SolarCity operates through lease and power purchase agreements, in which customers don't have to bear the huge cost of purchasing solar panels. Retained value therefore is important in determining the value from the long-term project undertaken. This metric takes net present value of all future cash flows (in form of lease payments) received by SolarCity from the contracts booked, after deducting payments and other operating and maintenance, or O&M, costs. This is a significant metric that determines the actual value of the project booked and is thus crucial to shareholder value. SolarCity's retained value forecast on Sep. 30, 2013, was $846 million, representing a cumulative retained value per watt of $1.37. SolarCity's one-million customer goal will add significant retained value. Additionally, its cost-reduction initiative (such as the acquisition of mounting systems manufacturer Zep Solar and its vertically integrated model) will further improve this metric.

One weakness of the SolarCity model is that it cannot monetize its projects quickly, as it operates on a lease system or a power purchase agreement, or PPA. However, last year the company completed private placement of solar notes of approximately $54.43 million, with an interest rate of 4.80%, which are backed by the solar contract assets. This was the first-ever securitization of solar assets, and helped the company to realize cash flow beforehand, without waiting until the end of the lease term.

SolarCity's growth outlook is strong. Three growth catalysts will be an increase in PV installations, an increase in retained value per watt, and asset-backed securities for realizing cash flow from projects. In addition, SolarCity's full services give customers one point of contact, differentiating the company from other residential installers, which have a more complex network. For example, SolarCity's competitor SunPower (NASDAQ:SPWR) follows an upstream supply chain that involves manufacturing of PVs, and it has to work with partners for installation and other related services. SunPower manufactures high-efficiency solar modules, which provided conversion efficiency of equal to or more than 20%, a record in the industry. Unlike SolarCity, SunPower has market share across different market segments, including residential and utility, and thus has benefited from overall demand of solar modules.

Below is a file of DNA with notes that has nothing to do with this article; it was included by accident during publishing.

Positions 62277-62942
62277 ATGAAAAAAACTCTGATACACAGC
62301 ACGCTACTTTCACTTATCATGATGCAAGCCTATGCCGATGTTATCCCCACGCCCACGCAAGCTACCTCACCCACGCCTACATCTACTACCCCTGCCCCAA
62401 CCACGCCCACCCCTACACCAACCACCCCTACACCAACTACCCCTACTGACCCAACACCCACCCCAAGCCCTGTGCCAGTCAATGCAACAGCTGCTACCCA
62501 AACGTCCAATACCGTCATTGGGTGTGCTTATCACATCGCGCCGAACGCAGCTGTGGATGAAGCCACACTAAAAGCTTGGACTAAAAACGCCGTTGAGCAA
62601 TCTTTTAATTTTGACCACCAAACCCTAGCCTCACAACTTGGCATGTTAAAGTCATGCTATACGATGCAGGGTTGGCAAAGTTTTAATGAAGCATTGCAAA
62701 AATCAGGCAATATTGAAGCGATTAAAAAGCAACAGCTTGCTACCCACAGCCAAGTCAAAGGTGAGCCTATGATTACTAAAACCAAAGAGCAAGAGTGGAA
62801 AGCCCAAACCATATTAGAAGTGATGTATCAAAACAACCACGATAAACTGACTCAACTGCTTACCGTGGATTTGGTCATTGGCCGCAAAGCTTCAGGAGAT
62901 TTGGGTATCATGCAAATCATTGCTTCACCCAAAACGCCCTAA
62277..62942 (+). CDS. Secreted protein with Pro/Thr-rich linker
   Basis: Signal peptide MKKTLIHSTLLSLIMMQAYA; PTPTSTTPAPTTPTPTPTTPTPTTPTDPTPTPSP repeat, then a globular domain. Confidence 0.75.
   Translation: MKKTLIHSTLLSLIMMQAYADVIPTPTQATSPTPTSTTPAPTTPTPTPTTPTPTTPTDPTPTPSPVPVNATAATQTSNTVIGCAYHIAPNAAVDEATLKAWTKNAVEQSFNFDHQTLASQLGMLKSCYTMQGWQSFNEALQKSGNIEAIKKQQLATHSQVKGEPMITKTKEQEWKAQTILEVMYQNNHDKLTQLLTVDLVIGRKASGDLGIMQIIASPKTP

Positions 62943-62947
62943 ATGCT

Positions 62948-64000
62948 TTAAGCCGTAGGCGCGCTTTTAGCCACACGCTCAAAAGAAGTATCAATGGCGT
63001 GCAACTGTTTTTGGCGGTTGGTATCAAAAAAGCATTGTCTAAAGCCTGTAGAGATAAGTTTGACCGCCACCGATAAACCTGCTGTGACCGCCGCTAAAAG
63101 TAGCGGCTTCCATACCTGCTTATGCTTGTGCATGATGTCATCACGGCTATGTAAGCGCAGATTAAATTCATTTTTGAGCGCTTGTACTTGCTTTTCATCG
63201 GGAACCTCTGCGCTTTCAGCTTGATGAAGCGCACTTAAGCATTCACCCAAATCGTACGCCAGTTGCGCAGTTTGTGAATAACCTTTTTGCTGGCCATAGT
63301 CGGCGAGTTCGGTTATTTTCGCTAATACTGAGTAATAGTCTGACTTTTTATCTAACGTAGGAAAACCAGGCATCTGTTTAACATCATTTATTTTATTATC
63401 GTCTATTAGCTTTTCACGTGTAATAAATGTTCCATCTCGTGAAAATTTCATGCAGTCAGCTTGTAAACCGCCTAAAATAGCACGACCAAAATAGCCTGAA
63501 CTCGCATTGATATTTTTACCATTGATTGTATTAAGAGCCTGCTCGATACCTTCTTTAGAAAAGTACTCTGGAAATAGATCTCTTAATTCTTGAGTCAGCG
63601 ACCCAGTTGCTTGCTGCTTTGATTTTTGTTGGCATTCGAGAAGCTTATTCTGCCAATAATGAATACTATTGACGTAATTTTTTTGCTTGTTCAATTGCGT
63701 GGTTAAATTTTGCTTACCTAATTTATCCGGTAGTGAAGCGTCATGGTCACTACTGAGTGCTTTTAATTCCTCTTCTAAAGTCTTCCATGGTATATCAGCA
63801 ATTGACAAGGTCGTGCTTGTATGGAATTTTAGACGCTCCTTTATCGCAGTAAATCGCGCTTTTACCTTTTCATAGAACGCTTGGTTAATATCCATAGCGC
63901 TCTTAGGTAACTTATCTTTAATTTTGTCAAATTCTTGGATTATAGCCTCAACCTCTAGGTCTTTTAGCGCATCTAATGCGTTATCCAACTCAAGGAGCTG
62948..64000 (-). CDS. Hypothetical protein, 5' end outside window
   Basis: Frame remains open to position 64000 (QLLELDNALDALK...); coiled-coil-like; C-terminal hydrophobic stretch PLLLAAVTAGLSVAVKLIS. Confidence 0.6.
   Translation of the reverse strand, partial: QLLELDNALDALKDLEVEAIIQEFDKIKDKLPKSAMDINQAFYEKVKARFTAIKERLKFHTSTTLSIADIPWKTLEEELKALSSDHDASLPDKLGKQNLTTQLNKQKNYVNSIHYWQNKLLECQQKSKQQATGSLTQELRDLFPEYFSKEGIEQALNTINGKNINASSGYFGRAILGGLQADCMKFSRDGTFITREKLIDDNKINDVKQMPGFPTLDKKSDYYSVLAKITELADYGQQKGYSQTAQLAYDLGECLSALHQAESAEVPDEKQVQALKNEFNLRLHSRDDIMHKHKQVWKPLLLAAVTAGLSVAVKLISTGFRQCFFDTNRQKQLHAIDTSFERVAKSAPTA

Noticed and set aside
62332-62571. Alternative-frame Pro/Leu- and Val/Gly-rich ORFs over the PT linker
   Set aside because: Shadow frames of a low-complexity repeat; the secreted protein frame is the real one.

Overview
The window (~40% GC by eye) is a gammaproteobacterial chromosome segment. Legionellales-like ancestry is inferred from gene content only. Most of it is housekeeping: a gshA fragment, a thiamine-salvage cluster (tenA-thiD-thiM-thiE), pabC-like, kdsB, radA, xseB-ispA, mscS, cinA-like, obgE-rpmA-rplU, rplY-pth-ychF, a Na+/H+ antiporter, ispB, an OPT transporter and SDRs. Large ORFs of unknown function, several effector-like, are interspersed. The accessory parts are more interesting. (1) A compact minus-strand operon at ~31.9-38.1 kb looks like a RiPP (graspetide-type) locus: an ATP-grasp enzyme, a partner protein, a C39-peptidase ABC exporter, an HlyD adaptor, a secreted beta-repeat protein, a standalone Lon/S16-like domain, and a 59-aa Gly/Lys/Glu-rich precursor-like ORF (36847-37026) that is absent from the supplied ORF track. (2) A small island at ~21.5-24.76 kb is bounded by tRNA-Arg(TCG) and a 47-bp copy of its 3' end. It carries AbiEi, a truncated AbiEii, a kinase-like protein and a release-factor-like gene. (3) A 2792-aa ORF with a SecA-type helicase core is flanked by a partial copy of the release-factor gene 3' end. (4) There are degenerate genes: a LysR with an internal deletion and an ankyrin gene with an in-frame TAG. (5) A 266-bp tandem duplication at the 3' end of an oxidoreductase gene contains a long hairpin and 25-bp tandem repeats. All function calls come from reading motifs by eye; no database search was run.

Downside risks

For solar panel installers concentrated on the residential segment, Investment Tax Credit is important in keeping costs down. This law was enacted in 2008 and provides 30% of the total solar panel purchase and installation cost as a tax credit to the buyer of the solar panel. This may be a residential homeowner, commercial building owner, or solar installation company, if it is a solar power purchase agreement and the company owns the solar panel. This credit reduces the tax liability of the concerned party. This is also important in financing the part of the project held by solar panel installer (like SolarCity), as it gives advantage of tax incentive on this investment.

Tax equity funding has played an important role in SolarCity's growth, as the investment helped in filling the funding gap for a project. This tax credit will be reduced to 10% in 2017 and therefore may hamper third-party financing and residential solar installation overall.

Conclusion

SolarCity is set to post another strong fiscal year, with the expected installation of 475 MW to 525 MW in 2014, up from an estimated 278 MW in 2013. The company has made important acquisitions towards realizing its one-million customer goal and reducing overall costs.

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Source: SolarCity's third quarter presentation

The company is moving in right direction towards its 2018 target of cumulative installed PV capacity of 6 GW. With the strong growth fundamentals, I recommend buying this stock.

Source: SolarCity: Pegged For Another Strong Year